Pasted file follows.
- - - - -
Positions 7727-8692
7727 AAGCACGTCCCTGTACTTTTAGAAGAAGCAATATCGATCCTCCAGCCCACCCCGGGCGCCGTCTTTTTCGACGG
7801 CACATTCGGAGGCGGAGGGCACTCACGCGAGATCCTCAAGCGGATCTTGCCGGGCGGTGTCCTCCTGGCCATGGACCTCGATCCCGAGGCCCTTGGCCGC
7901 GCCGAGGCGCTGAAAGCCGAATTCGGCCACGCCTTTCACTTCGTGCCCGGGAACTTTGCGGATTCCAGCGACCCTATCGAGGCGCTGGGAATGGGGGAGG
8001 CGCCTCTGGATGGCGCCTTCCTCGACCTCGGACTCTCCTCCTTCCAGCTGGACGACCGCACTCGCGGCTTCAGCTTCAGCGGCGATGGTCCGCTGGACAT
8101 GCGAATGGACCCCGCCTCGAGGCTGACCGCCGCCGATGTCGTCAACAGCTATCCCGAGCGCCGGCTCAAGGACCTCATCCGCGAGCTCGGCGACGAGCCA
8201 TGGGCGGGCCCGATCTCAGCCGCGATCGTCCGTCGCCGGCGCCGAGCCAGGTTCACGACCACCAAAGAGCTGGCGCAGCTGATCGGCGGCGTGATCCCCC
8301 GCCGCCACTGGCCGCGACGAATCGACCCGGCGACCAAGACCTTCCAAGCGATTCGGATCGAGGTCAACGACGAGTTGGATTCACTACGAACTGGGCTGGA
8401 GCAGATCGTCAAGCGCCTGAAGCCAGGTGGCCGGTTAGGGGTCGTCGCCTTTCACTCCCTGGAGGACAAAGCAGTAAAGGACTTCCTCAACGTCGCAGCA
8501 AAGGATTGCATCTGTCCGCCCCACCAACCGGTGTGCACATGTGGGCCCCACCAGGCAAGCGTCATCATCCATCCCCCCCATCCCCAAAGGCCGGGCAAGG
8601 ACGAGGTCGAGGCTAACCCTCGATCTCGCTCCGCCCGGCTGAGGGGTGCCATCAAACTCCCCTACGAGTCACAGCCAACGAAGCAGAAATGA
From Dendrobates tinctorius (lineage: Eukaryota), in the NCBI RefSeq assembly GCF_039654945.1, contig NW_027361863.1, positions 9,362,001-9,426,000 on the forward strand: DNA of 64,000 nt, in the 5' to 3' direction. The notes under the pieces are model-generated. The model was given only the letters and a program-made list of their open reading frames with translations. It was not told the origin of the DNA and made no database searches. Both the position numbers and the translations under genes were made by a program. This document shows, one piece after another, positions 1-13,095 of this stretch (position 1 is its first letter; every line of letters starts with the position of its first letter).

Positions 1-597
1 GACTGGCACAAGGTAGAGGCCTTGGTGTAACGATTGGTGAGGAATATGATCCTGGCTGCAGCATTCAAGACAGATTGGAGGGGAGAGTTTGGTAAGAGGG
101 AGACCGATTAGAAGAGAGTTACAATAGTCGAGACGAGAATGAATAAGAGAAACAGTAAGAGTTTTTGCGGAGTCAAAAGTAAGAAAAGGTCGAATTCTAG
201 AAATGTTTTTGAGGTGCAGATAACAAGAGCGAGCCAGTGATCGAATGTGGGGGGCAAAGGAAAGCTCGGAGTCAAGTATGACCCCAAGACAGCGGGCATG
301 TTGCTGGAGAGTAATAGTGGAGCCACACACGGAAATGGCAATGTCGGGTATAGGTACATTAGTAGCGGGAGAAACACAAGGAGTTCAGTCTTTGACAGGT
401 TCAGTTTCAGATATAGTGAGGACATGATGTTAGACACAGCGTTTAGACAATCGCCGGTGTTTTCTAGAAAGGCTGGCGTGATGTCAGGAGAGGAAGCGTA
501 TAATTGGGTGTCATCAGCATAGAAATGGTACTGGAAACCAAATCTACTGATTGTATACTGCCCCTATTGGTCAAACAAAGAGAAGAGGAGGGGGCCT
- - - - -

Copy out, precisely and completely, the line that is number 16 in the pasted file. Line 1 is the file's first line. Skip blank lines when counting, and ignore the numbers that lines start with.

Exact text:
201 AAATGTTTTTGAGGTGCAGATAACAAGAGCGAGCCAGTGATCGAATGTGGGGGGCAAAGGAAAGCTCGGAGTCAAGTATGACCCCAAGACAGCGGGCATG